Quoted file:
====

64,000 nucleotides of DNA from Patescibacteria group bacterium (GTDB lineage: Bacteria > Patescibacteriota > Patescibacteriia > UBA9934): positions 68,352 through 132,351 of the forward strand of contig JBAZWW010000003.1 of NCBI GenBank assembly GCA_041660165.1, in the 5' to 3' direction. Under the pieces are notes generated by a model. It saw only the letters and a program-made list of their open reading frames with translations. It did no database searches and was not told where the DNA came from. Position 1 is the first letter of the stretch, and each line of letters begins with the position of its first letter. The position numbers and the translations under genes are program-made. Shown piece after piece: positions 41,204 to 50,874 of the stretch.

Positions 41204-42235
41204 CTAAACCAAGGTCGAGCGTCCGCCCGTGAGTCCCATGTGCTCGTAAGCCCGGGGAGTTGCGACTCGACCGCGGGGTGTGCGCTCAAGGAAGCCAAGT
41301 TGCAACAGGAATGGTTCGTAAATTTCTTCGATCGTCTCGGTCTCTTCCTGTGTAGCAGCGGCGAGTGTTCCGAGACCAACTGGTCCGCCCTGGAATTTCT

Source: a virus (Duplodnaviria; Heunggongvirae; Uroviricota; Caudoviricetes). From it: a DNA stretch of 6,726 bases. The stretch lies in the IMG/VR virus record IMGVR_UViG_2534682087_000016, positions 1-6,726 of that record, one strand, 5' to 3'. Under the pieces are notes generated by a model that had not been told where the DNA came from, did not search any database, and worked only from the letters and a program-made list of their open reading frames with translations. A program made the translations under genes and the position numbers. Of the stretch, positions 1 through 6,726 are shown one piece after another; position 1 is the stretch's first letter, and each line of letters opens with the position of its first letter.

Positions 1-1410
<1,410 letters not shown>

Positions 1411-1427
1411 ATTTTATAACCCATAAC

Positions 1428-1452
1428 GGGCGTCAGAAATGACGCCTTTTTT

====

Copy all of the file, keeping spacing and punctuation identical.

64,000 nucleotides of DNA from Patescibacteria group bacterium (GTDB lineage: Bacteria > Patescibacteriota > Patescibacteriia > UBA9934): positions 68,352 through 132,351 of the forward strand of contig JBAZWW010000003.1 of NCBI GenBank assembly GCA_041660165.1, in the 5' to 3' direction. Under the pieces are notes generated by a model. It saw only the letters and a program-made list of their open reading frames with translations. It did no database searches and was not told where the DNA came from. Position 1 is the first letter of the stretch, and each line of letters begins with the position of its first letter. The position numbers and the translations under genes are program-made. Shown piece after piece: positions 41,204 to 50,874 of the stretch.

Positions 41204-42235
41204 CTAAACCAAGGTCGAGCGTCCGCCCGTGAGTCCCATGTGCTCGTAAGCCCGGGGAGTTGCGACTCGACCGCGGGGTGTGCGCTCAAGGAAGCCAAGT
41301 TGCAACAGGAATGGTTCGTAAATTTCTTCGATCGTCTCGGTCTCTTCCTGTGTAGCAGCGGCGAGTGTTCCGAGACCAACTGGTCCGCCCTGGAATTTCT

Source: a virus (Duplodnaviria; Heunggongvirae; Uroviricota; Caudoviricetes). From it: a DNA stretch of 6,726 bases. The stretch lies in the IMG/VR virus record IMGVR_UViG_2534682087_000016, positions 1-6,726 of that record, one strand, 5' to 3'. Under the pieces are notes generated by a model that had not been told where the DNA came from, did not search any database, and worked only from the letters and a program-made list of their open reading frames with translations. A program made the translations under genes and the position numbers. Of the stretch, positions 1 through 6,726 are shown one piece after another; position 1 is the stretch's first letter, and each line of letters opens with the position of its first letter.

Positions 1-1410
<1,410 letters not shown>

Positions 1411-1427
1411 ATTTTATAACCCATAAC

Positions 1428-1452
1428 GGGCGTCAGAAATGACGCCTTTTTT